[Skip to Content]
Access to paid content on this site is currently suspended due to excessive activity being detected from your IP address Please contact the publisher to request reinstatement.
[Skip to Content Landing]
October 28, 1992

Pediatric Advanced Life Support

JAMA. 1992;268(16):2262-2275. doi:10.1001/jama.1992.03490160132029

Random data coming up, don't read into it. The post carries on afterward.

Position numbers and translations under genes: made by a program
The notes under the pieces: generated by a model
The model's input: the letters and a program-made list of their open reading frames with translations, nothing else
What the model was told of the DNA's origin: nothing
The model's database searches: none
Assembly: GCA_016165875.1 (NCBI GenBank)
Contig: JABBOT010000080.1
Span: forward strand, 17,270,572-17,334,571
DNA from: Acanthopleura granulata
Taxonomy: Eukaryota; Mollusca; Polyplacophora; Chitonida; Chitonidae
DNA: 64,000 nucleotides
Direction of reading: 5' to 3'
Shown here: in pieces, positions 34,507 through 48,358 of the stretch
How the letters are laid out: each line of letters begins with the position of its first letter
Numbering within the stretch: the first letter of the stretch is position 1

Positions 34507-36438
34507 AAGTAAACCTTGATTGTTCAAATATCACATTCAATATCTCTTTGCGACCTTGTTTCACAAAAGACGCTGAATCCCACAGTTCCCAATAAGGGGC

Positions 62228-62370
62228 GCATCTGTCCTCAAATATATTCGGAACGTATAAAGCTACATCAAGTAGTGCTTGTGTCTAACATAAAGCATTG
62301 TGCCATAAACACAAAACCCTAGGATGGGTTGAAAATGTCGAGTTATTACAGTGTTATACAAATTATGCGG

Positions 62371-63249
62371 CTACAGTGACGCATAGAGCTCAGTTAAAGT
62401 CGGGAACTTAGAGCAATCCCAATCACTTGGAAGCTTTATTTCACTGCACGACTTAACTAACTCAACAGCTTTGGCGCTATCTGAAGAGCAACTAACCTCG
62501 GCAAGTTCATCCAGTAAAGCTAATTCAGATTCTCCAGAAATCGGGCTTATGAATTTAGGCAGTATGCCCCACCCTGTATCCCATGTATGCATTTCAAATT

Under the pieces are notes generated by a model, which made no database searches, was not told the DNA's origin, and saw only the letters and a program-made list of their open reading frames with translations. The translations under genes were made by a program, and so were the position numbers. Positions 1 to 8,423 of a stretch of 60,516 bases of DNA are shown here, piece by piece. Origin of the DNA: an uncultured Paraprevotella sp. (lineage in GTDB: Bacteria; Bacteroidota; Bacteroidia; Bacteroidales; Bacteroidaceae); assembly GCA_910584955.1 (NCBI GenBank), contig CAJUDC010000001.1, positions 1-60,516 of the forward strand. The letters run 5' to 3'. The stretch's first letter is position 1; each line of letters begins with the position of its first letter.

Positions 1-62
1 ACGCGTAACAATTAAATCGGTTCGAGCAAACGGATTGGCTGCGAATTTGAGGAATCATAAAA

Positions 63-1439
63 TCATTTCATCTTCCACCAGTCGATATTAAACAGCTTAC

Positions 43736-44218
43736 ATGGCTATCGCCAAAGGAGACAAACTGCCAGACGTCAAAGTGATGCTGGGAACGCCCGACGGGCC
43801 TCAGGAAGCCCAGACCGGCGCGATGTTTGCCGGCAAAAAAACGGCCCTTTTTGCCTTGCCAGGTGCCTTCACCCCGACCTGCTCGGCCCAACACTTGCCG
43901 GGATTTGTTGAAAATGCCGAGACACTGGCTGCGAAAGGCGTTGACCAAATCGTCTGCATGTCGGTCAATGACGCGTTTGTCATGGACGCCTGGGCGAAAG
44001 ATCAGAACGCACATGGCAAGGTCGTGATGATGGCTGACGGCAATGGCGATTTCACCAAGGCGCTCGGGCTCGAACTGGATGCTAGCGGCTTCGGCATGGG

CARDIOPULMONARY arrest in infants and children is rarely a sudden event. Instead, it is often the end result of a progressive deterioration in respiratory and circulatory function. Both shock and respiratory failure are usually preceded by a compensated state, but children can rapidly deteriorate from such states. Therefore, early signs of respiratory and circulatory failure must be promptly detected and treated so that cardiorespiratory arrest is prevented. Pediatric advanced life support (ALS) refers to the assessment and support of pulmonary and circulatory function. Pediatric ALS is designed to prevent or detect cardiopulmonary dysfunction and arrest in the critically ill or injured child. The components of pediatric ALS are similar in many respects to the components of adult advanced cardiac life support (ACLS) and include the following: (1) basic life support (BLS), (2) the use of adjunctive equipment and special techniques for establishing and maintaining effective ventilation and perfusion, (3) electrocardiographic